Carbon nanotubes might endure the enormous stress of an earth elevator but only short lengths have been manufactured so far.
It would be a mega engineering project that would dwarf earlier human endeavors. An earth elevator would need to extend at least to geosynchronous orbit at about 36,000 km altitude. And unless there were a truly enormous counterweight just beyond geosynch, it would have to extend well beyond geosynchronous orbit.
A problem not often considered is throughput. An elevator car's mass adds to stress but not tensile strength, so we can't have too many elevator cars. And how fast will the elevator cars travel? They will most likely need their own power source.
We don't don't know the number of elevator cars or their speeds, but it's possible the small throughput wouldn't be sufficient to maintain the elevator, much less send humanity spaceward.
Another problem is orbital debris. At an altitude of 300 kilometers and above, the elevator would be passing through a debris cloud moving about 8 km/s w.r.t. the elevator.
There are two quasi-stable regions that hover over fixed regions on the moon's surface. Earth Moon Lagrange 1 and Earth Moon Lagrange 2 (EML1 and 2). These hover over the moon's near and far points, respectively. Elevators from EML1 or EML2 would endure much less stress than an earthly elevator -- it's possible to make this from Kevlar rather than exotic materials like carbon nanotubes.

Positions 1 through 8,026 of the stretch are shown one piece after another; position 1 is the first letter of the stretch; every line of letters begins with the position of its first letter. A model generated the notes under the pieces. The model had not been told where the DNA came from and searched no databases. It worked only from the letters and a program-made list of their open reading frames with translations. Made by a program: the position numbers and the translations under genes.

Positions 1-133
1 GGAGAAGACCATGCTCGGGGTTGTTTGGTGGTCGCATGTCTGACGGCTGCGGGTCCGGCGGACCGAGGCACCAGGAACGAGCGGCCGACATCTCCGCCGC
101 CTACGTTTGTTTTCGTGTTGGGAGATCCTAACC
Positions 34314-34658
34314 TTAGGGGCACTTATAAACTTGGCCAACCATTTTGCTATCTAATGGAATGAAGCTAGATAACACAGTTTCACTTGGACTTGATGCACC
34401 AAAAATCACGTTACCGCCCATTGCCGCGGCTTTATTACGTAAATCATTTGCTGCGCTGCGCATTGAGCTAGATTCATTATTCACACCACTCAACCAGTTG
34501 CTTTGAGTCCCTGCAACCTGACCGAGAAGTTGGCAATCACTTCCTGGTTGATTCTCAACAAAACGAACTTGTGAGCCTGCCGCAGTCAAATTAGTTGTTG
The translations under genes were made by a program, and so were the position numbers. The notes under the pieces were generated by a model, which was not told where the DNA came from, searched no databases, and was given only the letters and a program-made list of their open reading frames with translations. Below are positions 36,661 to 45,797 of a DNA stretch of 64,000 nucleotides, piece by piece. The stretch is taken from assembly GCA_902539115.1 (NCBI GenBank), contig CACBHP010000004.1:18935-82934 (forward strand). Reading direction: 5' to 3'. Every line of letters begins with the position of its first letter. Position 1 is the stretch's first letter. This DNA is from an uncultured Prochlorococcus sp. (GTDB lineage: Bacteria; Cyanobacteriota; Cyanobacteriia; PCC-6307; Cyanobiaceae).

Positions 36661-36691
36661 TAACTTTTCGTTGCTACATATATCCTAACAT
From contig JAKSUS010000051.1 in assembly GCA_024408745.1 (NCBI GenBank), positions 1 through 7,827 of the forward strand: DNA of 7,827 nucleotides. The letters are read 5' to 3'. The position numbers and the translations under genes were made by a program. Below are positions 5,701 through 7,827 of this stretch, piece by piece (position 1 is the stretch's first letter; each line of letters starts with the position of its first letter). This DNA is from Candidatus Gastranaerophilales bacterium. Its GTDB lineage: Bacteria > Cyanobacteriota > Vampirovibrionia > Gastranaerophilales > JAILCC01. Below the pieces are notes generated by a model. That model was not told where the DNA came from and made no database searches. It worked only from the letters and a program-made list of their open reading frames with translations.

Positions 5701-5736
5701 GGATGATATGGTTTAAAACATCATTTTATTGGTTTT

EML1 and 2 are about 60,000 km from the moon's surface. It would have to be even longer than an earth elevator. So throughput is also an issue with a lunar elevator.
Debris density in a lunar elevator's neighborhood is much lower than in low earth orbit. So it is much less vulnerable than an earth elevator to random collisions.
Phobos has a minute gravity well and high angular velocity (a revolution each 7 hours, if memory serves). Like our moon, Phobos is tide-locked. The Mars Phobos L1 and L2 points hover about 3 kilometers over Phobos' surface. An elevator extending 10 or 20 kilometers beyond this points is sufficient to maintain tension.
A tether from Stickney Crater to Mars' upper atmosphere would be about 5600 km in length. Throughput is much less of an issue. The tether foot would be moving about 0.6 km/s w.r.t. Mars' surface. Small suborbital hops from Mars would suffice for foot rendezvous. A lander released into Mars atmosphere at 0.6 km/s would suffer much less entry, descent and landing issues than the typical Mars lander entering at 6 km/s.
Going outward from Phobos: 2500 kilometers out the tether is moving at Mars' escape velocity. 6200 kilometers out this tether is moving fast enough for trans-Earth insertion. 8000 kilometers out, a Phobos elevator is moving fast enough for trans-Ceres insertion.
Ceres and Vesta
Both these asteroids have shallow gravity wells and spin a lot faster than earth. So elevators could be much shorter and endure less stress.
Here's a chart from my space elevator page:
The top altitude column is how tall the elevator would need to be if there were no counterweight to provide tension. Taper ratio is ratio of tether thickness at synchronous orbit to tether thickness at surface.